JVC DLA-HD250Pro Projector Review
JVC DLA-HD250 Menus
VC has a very well designed menu structure. The HD250′s menus are essentially identical to the ones I’m used to from years of watching my JVCs. The more expensive current JVC’s offer CFI, creative frame interpolation, so have an extra menu item. Neither my old RS20, nor the HD250 and HD250Pro offer CFI, which is too bad, as many like CFI, especially for sports.
The HD250′s menus are not quite identical to the more expensive JVC projectors. The differences center around two areas.
First, the DLA-HD250 projector lacks the pre-calibrated THX mode found on the RS25 and RS35.
Secondly, it lacks a full CMS to calibrate primary and secondary colors. One of the incentives JVC gives you to move up to the more expensive models, is the more sophisticated controls that allow to further perfect an already impressive color handling ability.
Most of the image goodies are found on the Picture menu, which is the first main menu in the top right when the main menu is open.
Besides the usual Brightness, Contrast, Color Saturation, etc., the Picture menu has a Gamma sub menu, and Advanced sub-menu which has sharpness and detail enhancement (keep them low).
The Pixel Adjust menu allows the JVC to digitally shift the red, green, or blue, data by one pixel up/down/left/right. This means that if a JVC projector has any pixel misalignment greater than 1/2 pixel diameter (it can be corrected to less than that).
This menu is the Color Temp menu for doing the basic grayscale adjustments. It’s the same standard set of controls found on the more expensive JVC projectors. Note, you can save up to three custom color temp settings.
Our final menu is the gamma control menu, which is extremely flexible.
Not only can you adjust the gamma of white, but also you can do each primary color separately. Further, the JVC HD250 comes with Normal, and 3 additional gamma presets, plus it allows you to save three of your own custom settings. Note also, that when doing so you can adjust each IRE point separately, and separate gamma controls for the primary colors as well as white.
I also like the grayscale provided on the screen, which gives you a good idea if you are crushing blacks or whites too much, or expanding them the way you want. A great Gamma control.
JVC DLA-HD250 Remote Control
Bummer! I own the “old” JVC DLA-RS20 which comes with the same remote control as the HD250 and HD250Pro come with. I never was satisfied with the range on the remote, and I’m still not! JVC upgraded the remote to all their models when they brought out the RS15, RS25, and RS35, and their consumer equivalents, but with the new HD250 they have regressed. Perhaps they had bins full of these old remotes, to get rid of?
Mind you once you get past the limited range, and also the slightly soft feel of some buttons, it’s a respectable remote. Still…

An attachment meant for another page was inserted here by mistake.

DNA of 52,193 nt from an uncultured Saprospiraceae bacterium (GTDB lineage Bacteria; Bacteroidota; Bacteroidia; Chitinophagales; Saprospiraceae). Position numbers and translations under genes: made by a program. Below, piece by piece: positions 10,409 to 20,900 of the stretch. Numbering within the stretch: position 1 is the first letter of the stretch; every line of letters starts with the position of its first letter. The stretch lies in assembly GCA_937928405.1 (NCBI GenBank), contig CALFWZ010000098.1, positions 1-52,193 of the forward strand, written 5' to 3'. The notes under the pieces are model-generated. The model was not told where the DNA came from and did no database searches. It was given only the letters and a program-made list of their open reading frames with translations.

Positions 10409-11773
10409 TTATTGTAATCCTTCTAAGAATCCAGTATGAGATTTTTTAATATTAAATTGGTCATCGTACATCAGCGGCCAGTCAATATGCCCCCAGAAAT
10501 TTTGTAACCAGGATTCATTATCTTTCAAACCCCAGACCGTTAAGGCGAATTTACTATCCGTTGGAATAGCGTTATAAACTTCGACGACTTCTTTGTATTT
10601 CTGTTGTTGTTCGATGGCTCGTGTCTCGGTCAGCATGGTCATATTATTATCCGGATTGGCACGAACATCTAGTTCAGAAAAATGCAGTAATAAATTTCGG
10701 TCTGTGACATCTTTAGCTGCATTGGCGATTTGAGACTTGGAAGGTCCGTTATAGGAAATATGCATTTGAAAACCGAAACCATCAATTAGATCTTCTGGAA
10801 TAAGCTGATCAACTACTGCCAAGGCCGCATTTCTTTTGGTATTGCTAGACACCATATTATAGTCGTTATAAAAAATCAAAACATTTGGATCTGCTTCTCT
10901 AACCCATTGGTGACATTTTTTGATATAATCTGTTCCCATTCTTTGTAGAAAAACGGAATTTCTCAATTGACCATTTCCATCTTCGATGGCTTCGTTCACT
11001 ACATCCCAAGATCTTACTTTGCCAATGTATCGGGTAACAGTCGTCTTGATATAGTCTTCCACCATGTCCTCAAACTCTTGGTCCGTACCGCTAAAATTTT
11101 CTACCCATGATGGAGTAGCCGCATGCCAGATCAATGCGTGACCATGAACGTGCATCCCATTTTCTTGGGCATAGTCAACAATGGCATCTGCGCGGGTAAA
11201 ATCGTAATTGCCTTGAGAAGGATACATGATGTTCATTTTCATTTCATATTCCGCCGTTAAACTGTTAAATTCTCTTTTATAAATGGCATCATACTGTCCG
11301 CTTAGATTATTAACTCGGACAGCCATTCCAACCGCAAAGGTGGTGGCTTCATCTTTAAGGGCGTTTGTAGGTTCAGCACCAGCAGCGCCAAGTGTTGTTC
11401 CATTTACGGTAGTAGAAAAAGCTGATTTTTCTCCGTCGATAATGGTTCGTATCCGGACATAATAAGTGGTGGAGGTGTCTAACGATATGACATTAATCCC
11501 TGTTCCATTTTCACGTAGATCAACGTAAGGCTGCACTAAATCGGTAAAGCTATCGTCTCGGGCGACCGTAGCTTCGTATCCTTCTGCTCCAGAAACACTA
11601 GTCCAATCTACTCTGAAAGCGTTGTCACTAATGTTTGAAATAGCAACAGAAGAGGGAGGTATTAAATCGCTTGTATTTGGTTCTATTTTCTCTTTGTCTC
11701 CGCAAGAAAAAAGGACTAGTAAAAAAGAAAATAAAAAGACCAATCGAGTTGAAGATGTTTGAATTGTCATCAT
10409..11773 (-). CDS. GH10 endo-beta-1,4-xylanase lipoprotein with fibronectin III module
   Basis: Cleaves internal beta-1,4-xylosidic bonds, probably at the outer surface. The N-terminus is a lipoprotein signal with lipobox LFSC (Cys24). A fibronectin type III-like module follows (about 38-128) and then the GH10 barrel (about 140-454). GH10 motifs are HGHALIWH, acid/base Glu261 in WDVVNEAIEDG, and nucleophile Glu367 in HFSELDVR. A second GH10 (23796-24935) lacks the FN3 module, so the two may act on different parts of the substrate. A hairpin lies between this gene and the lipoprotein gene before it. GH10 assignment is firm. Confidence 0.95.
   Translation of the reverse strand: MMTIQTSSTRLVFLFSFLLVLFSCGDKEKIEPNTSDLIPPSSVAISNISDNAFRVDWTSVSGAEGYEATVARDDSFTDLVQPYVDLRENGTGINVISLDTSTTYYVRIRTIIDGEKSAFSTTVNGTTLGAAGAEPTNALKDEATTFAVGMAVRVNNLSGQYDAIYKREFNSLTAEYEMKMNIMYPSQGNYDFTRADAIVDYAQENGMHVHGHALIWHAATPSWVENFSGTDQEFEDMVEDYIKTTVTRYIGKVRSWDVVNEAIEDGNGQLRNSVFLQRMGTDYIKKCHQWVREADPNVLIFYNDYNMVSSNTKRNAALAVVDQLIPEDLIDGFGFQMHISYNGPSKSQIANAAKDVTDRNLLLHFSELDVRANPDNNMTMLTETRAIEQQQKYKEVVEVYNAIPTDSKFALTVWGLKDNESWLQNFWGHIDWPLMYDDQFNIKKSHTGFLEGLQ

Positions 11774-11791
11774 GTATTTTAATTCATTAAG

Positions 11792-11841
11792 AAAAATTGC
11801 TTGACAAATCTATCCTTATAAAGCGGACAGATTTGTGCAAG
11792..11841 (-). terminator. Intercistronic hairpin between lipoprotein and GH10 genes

To paraphrase what I said in last year’s DLA-RS15 review – ‘perhaps the single greatest improvement of the RS15 is the new remote’ – so you can see why I’m bummed with the switch back to the “old” one. If I shelf mount my RS20 behind me, there is no way I can get a good bounce off of the screen, I’ll be foolishly holding the remote up and pointing behind me, every time I need to change something. The same would be true for the HD250.
Overall, the buttons are well organized and fairly well spaced. The buttons are of decent size. At the top are two power buttons. On the right is Power On, and on the left, is Standby (power off). You press Standby twice to power down.
The next pair are Lens (brings up the Lens focus, zoom, and shift controls), and Input.
Below those two are the Info button, Lens AP (aperture) for the manual iris, and on the right, Aspect ratio selection.
Next come eight image controls, including: Gamma, Color Temp, Color saturation, Tint, N.R. (noise reduction), Brightness, Contrast, and Sharpness.
Right above the four arrow keys in a round arrangement, are a Test button (toggles between test patterns) and a Hide button to black out the image.
In the center of the four arrow keys is a very large enter button. Below the arrow keys are the Menu button on the left, and Back button on the right.
There are 8 buttons for the modes, toward the bottom, Cinema 1, 2, Dynamic, etc. Three of the buttons are for your user defined modes User 1,2,3.
Finally! the last button, a wide thin one is the backlight button. It’s in a good place. Since the remote itself is very dark, it’s nice that the Light button glows slightly in the dark.
Not bad, could be better. But then, remember, we reviewers are constantly playing with settings as we test and view products. You owners, will, by comparision hardly use the remote at all except for powering up and down and changing presets.
Other than the limited range, I have been pretty pleased with the rest of the remotes function. The amber backlight is just about right, in brightness, and easy to read the black labels placed on each lit up button.
You May Also Like
ViewSonic PLED-W800 LED Projector Review
Business and Education Projector Reviews Directory
Home Theater Projector Reviews Directory
DVDO Air3C Pro Wireless HDMI Device – A Review
Panasonic PT-RZ670BU Projector Review
Sony VPL-CH375 Projector Review
Sony VPL-VW1100ES 4K Projector – A Review
Epson Home Cinema 3500 Home Theater Projector Review